Parents should not spank their children, the American Academy of Pediatrics said on Monday in its most strongly worded policy statement warning against the harmful effects of corporal punishment in the home.
The group, which represents about 67,000 doctors, also recommended that pediatricians advise parents against the use of spanking, which it defined as “noninjurious, openhanded hitting with the intention of modifying child behavior,” and said to avoid using nonphysical punishment that is humiliating, scary or threatening.
“One of the most important relationships we all have is the relationship between ourselves and our parents, and it makes sense to eliminate or limit fear and violence in that loving relationship,” said Dr. Robert D. Sege, a pediatrician at Tufts Medical Center and the Floating Hospital for Children in Boston, and one of the authors of the statement.
The academy’s new policy, which will be published in the December issue of the journal Pediatrics, updates 20-year-old guidance on discipline that recommended parents be “encouraged” not to spank. The organization’s latest statement stems from a body of research that was unavailable two decades ago.
A 2016 analysis of multiple studies, for example, found that children do not benefit from spanking.
“Certainly you can get a child’s attention, but it’s not an effective strategy to teach right from wrong,” Dr. Sege said.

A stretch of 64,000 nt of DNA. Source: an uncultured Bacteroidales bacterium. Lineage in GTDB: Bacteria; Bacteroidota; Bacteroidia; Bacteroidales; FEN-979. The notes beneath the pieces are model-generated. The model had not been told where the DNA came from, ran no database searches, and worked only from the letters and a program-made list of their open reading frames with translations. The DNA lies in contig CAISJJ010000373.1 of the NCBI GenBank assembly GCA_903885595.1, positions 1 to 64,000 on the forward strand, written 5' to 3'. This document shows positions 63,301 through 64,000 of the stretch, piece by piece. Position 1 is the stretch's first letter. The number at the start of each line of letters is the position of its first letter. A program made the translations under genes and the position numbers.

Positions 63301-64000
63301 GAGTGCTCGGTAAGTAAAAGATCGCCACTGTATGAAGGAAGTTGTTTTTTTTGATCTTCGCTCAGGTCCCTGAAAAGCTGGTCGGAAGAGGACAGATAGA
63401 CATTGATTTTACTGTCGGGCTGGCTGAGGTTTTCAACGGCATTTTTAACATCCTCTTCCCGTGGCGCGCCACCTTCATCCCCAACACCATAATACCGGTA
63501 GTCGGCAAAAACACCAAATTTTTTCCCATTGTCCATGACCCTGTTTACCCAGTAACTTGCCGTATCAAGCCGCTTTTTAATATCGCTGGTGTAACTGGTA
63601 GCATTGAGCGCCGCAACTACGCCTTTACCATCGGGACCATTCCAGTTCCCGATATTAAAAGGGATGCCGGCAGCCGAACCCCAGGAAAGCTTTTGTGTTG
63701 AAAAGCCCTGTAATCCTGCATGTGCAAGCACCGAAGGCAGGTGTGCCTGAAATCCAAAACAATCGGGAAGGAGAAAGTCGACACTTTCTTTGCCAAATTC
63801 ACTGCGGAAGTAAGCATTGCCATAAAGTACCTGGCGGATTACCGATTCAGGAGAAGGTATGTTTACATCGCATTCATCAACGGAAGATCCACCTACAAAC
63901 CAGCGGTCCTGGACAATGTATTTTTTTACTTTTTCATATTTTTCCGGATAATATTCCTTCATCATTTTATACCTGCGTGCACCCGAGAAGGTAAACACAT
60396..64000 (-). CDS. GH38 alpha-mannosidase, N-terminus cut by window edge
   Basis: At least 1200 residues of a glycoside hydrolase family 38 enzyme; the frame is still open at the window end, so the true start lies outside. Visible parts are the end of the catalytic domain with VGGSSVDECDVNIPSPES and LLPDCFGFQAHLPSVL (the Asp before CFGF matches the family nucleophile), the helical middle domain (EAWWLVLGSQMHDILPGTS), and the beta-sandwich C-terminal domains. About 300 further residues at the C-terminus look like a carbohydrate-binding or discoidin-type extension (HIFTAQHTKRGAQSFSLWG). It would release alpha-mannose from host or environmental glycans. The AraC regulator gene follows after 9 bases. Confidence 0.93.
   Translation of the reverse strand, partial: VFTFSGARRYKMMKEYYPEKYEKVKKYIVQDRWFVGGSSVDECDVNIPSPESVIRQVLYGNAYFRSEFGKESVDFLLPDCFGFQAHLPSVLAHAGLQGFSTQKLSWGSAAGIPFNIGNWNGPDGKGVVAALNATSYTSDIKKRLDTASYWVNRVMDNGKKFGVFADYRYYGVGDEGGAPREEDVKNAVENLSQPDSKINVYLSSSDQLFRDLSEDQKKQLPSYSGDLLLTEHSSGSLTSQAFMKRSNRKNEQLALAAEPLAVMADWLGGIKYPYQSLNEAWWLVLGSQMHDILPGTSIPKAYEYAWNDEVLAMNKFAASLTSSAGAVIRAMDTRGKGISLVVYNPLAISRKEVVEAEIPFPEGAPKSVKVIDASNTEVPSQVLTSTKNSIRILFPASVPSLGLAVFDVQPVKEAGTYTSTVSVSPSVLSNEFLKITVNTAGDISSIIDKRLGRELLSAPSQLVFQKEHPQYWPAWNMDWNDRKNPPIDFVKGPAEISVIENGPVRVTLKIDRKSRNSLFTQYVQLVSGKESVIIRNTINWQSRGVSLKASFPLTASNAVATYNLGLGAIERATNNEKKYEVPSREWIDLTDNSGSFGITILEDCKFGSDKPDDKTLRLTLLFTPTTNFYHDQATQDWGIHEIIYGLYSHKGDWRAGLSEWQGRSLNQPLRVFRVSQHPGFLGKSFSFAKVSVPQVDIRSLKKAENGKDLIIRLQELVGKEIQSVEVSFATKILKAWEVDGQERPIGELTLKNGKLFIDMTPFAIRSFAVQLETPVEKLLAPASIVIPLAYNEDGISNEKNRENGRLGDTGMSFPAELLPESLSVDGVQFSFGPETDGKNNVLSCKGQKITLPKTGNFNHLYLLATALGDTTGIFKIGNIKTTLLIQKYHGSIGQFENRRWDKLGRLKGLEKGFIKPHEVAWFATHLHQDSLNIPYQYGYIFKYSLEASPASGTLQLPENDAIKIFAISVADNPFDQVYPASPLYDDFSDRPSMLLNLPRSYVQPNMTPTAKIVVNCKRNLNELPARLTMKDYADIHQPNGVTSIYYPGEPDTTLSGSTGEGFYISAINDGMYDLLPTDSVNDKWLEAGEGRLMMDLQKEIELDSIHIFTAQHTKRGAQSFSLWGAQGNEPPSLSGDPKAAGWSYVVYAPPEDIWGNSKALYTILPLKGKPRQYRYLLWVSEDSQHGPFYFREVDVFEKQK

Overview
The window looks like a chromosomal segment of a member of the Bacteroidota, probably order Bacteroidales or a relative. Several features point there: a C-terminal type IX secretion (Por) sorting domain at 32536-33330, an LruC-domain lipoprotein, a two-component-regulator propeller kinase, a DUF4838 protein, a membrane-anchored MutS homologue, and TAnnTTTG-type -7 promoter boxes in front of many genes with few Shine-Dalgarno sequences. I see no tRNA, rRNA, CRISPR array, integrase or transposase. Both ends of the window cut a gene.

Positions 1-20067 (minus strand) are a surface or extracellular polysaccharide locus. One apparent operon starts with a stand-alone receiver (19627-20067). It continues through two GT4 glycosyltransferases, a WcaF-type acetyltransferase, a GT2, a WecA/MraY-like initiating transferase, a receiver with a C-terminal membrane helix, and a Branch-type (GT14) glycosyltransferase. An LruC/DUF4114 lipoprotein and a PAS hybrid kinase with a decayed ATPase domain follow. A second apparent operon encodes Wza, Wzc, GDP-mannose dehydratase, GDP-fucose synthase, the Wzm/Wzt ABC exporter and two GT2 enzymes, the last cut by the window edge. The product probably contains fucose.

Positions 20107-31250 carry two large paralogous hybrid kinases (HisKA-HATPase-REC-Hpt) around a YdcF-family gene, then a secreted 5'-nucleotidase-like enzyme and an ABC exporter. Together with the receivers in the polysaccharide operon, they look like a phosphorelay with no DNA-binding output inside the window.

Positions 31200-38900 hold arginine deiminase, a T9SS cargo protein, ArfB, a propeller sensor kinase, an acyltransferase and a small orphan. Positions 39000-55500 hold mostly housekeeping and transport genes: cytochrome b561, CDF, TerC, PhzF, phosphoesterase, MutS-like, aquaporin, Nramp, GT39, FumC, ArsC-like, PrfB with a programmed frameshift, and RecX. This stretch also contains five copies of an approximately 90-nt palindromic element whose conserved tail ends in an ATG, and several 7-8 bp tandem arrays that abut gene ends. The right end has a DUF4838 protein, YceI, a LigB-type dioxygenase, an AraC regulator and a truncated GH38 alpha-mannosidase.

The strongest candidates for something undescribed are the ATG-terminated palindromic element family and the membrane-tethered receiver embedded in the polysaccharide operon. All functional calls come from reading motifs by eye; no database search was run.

Recent studies have also shown that corporal punishment is associated with increased aggression and makes it more likely that children will be defiant in the future. Spanking alone is associated with outcomes similar to those of children who experience physical abuse, the new academy statement says.
There are potential ramifications to the brain as well: A 2009 study of 23 young adults who had repeated exposure to harsh corporal punishment found reduced gray matter volume in an area of the prefrontal cortex that is believed to play a crucial role in social cognition. Those exposed to harsh punishment also had a lower performance I.Q. than that of a control group.
Although the study was small in scope, it can help provide a biological basis for other observations about corporal punishment, Dr. Sege said.
So what is the best way to discipline children? That largely depends on the age and temperament of the child, experts say.
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SOURCE: NY Times, Christina Caron